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Required Rest Periods for Bahamian Employees

Posted by M. Margaret Gonsalves-Sabola | Jun 20, 2018 | 0 Comments

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In The Bahamas, employees may not work an excessive number of hours or days in the week without taking required rest and meal periods. Generally, the “standard hours of work” are eight hours in one day or forty hours in one week. Employees who have irregular hours due to the nature of their employment may have their standard hours of work calculated as an average over a period of four weeks or less.

Non-managerial employees who work more than eight hours a day or forty hours a week must receive overtime pay. Certain types of employees, however, may work up to twelve hours per day as their standard hours of work. These employees include industrial, construction, manufacturing, and transshipment employees, as well as law enforcement and other essential workers.

During their standard hours of work, employees must receive a one hour meal period each day, or another length of meal break as agreed upon between employee and employer. In addition, all employees must receive rest time each week. Employers must allow employees to cease work for at least twelve consecutive hours each day before beginning work again the next day. In other words, employees cannot work more than twelve hours in a day, because the other twelve hours are rest time.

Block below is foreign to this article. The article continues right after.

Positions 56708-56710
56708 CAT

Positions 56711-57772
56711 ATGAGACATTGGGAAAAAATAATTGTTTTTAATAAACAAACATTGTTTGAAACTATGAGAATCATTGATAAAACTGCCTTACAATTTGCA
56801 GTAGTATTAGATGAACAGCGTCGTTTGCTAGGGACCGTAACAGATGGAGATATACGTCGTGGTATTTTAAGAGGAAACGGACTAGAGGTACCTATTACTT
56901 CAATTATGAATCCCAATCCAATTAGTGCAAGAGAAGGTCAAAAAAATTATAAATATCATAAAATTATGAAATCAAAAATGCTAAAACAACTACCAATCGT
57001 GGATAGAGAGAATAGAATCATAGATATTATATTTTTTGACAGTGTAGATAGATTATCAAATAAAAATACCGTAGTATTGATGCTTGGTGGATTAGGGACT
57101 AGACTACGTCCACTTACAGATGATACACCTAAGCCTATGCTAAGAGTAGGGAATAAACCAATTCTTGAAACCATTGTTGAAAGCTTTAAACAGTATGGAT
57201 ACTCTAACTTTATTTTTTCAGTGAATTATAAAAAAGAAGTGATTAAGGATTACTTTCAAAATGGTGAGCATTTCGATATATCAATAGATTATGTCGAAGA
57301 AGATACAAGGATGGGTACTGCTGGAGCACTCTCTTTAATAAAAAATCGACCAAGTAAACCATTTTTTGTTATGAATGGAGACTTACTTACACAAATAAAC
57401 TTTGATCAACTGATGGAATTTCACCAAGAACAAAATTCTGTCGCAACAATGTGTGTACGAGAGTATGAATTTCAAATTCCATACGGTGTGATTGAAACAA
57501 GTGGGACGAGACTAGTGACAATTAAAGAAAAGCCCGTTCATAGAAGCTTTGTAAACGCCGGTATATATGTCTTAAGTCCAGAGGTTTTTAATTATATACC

Further, employers must allow at least forty-eight hours of rest for each employee in a seven-day period. The forty-eight hours should be divided into two twenty-four hour days, which do not need to be consecutive. Employees must have a full twenty-four hours off during a day off work. Many employees have the weekend off, which satisfies the day of rest requirement. Others do not work on one weekend day and one weekday. When employees first begin work for an employer, the employer should establish one day off that is fixed, meaning the employee always gets the same day of the week off work. This “fixed” day off may not be changed without an agreement in writing.

Employers cannot require employees to work on public holidays absent an agreement to the contrary (such as a union agreement). If the holiday falls on a day that an employee would otherwise work, he must receive a full day's pay. Employees who do work on public holidays or on their fixed day off are entitled to at least twice their usual daily pay for that day.

To find out more about rest periods and employment law, visit Gonsalves-Sabola Chambers online or call the office at +1 242 326 6400.

About the Author

M. Margaret Gonsalves-Sabola

M. Margaret Gonsalves-Sabola is a civil and commercial litigation attorney and an accredited civil and commercial mediator. Margaret has over 21 years' experience in legal practice in the United Kingdom, Jamaica and The Bahamas.

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